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Image Fight :: Review by Chris

Image Fight Album Title: Image Fight
Record Label: Alfa Records
Catalog No.: 15A3-4
Release Date: January 25, 1989
Purchase: Buy at eBay


Inspired by the success of R-Type, Irem produced a number of sequels and similar titles during the late 80s. One of them was Image Fight, a space shooter featuring a familiar human vs. aliens scenario. Masahiko Ishida (aka OH!GI) created the score for the title and exceeded his predecessor's offerings on R-Type in a number of ways. The resultant score was released as a stand-alone album, though is also available in the compilations Image Fight ~ G.S.M. Irem 1 and Irem Retro Game Music Collection.


The first stage theme "Introduction" is a fine demonstration of the hard funk sound that Ishida has developed for Image Fight. The track tries a little too hard to entertain listeners with its contrived shifting riffs, but makes up for it with its complex and edgy synth leads. The track instantly demonstrates that the score has a fuller sound than R-Type and Ninja Spirit with its richer synthpads and hard punctuation. The samples still sounds quite primitive, given they are from a 1980s arcade game, but rarely are a detriment to the composer's intentions and are entirely tolerable.

Ishida offers a range of sounds to portray the other stages in the game. "Organic Zone" mixes aseptic and expressive sounds to create a very unique ambience befitting the stage. In fact, this moody funk-tinged track is somewhat reminiscent of the early Tekken sound. In contrast, "Flight Over the City" and "Theme from Factory" places the focus on rhythmic elements and quickly entertains listeners with its piercing licks and hard beats. Also of note is "Loose, Loose, Loose" with its more pop-influenced melody, though it is a little too superficial for my tastes.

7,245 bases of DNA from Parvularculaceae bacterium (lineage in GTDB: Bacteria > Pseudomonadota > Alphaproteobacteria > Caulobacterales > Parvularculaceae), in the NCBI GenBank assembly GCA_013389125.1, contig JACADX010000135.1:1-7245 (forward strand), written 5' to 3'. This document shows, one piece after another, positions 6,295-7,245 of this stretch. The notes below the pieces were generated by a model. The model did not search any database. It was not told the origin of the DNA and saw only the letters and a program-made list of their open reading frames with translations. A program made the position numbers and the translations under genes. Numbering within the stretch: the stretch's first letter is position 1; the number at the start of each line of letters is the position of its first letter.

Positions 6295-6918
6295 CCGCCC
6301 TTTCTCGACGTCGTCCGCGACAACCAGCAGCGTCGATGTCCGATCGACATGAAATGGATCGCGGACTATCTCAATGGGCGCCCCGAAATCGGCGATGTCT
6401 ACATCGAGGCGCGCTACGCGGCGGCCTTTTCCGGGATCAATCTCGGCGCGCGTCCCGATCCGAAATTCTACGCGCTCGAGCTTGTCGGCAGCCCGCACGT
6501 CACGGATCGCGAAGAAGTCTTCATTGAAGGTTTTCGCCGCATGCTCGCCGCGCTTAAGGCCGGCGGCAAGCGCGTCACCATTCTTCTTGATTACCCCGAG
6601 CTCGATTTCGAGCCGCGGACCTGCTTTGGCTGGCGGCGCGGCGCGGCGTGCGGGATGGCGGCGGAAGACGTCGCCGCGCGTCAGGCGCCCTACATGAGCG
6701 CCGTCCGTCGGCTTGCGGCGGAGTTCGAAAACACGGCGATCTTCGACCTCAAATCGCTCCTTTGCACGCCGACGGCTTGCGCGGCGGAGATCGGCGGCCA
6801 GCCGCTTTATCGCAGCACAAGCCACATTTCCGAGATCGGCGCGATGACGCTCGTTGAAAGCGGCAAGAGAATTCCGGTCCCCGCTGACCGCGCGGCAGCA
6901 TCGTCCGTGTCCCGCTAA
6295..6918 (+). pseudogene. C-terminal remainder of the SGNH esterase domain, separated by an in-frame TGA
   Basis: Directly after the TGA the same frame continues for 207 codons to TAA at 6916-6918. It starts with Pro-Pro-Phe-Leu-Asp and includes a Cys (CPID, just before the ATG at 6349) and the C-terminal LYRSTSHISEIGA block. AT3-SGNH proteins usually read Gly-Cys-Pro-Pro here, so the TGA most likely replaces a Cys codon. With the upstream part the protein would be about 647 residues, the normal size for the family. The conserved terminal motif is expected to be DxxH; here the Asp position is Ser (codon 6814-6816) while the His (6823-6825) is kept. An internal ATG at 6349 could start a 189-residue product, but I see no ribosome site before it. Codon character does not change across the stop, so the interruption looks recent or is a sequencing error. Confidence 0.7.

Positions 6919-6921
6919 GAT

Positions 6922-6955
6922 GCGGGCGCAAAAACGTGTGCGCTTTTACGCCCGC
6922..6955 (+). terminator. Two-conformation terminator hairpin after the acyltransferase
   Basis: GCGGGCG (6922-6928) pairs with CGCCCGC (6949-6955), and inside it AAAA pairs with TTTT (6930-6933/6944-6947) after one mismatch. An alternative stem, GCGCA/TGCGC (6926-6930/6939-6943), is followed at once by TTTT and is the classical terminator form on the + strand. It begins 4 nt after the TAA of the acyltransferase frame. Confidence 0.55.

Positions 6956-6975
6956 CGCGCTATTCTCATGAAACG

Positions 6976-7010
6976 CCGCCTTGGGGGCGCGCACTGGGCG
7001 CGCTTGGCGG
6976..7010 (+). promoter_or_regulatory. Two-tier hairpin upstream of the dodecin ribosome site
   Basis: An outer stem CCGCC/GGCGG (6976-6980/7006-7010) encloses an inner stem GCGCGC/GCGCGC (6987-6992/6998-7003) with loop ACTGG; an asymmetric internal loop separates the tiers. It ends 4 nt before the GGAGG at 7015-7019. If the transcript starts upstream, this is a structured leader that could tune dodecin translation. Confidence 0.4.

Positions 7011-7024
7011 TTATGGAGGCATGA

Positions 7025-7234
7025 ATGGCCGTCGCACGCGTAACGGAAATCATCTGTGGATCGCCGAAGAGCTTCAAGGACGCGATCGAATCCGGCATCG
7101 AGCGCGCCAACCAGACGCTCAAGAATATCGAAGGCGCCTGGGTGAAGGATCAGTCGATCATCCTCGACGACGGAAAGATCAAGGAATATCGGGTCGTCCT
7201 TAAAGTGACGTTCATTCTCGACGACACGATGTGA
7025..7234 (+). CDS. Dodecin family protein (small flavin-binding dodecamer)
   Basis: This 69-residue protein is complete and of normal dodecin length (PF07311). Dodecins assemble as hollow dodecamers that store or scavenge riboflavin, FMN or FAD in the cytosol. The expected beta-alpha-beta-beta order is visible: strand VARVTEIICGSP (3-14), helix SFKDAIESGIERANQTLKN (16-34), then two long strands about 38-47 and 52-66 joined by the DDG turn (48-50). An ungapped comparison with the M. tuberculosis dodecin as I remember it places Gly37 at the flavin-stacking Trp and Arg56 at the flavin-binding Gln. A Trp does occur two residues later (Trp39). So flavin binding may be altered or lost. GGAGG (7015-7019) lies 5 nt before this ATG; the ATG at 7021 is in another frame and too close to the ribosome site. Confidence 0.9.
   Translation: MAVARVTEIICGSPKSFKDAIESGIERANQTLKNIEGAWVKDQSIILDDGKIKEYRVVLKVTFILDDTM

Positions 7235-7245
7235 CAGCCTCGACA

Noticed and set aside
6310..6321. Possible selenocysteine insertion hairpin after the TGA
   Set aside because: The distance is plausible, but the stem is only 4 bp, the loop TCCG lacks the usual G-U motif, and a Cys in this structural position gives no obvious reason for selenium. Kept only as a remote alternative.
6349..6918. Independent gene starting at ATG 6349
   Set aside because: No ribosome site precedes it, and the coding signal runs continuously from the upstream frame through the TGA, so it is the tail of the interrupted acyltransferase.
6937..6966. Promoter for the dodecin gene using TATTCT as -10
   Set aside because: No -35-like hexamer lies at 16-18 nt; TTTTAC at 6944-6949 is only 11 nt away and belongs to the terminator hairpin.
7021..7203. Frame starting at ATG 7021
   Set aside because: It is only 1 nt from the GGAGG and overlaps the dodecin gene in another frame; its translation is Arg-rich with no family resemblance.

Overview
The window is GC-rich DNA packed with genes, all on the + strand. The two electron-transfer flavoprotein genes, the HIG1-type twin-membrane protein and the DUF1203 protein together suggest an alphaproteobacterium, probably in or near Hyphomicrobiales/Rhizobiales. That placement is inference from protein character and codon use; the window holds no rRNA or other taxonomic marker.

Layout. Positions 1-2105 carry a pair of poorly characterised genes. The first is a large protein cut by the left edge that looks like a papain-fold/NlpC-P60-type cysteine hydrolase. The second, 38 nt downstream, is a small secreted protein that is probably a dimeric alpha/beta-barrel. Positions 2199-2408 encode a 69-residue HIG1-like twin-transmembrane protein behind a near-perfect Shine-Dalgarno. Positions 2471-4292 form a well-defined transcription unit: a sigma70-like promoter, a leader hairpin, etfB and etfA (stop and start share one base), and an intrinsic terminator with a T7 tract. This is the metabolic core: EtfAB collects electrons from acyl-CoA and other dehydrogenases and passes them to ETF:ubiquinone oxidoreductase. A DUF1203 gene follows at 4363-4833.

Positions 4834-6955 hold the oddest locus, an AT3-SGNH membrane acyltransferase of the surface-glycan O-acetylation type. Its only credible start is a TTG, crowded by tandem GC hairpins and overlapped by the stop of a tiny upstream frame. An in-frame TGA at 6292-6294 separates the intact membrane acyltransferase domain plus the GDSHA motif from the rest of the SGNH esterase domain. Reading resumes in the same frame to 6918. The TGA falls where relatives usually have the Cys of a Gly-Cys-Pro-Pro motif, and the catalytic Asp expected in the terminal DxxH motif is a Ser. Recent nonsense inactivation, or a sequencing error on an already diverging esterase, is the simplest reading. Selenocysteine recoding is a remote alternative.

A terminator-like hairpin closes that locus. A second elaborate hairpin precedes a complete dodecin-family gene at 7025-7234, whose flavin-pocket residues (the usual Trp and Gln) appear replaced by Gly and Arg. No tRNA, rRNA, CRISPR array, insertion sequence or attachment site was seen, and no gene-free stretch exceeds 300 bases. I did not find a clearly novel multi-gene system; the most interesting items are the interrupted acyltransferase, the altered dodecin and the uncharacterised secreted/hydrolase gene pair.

The most exciting track on the entire soundtrack is "Final Mission". Combining compelling techno beats, unforgettable synth melodies, and plenty of development, it's a classic old-school anthem that deserves more recognition among game music followers. A number of menu, event, and boss tracks round off the release. While a lot of these tracks are too short to be of interest, most are serviceable in the game and a few are worthwhile otherwise. In fact, the boss themes are quite reminiscent of the Darius series with their dissonant harmonies and edgy rhythms, which is no bad thing.


Overall, the music for Image Fight is certainly worthwhile for fans of old-school game music. With its accessible melodies and exuberant experimentation, it ranks alongside Gradius III, Galaxy Force, and Darius II as one of the best classic arcade shooter scores out there. That said, it will be better value if you pick up the score as part of the Irem Retro Game Music Collection rather than seek its brief out-of-print initial release.

Overall Score: 7/10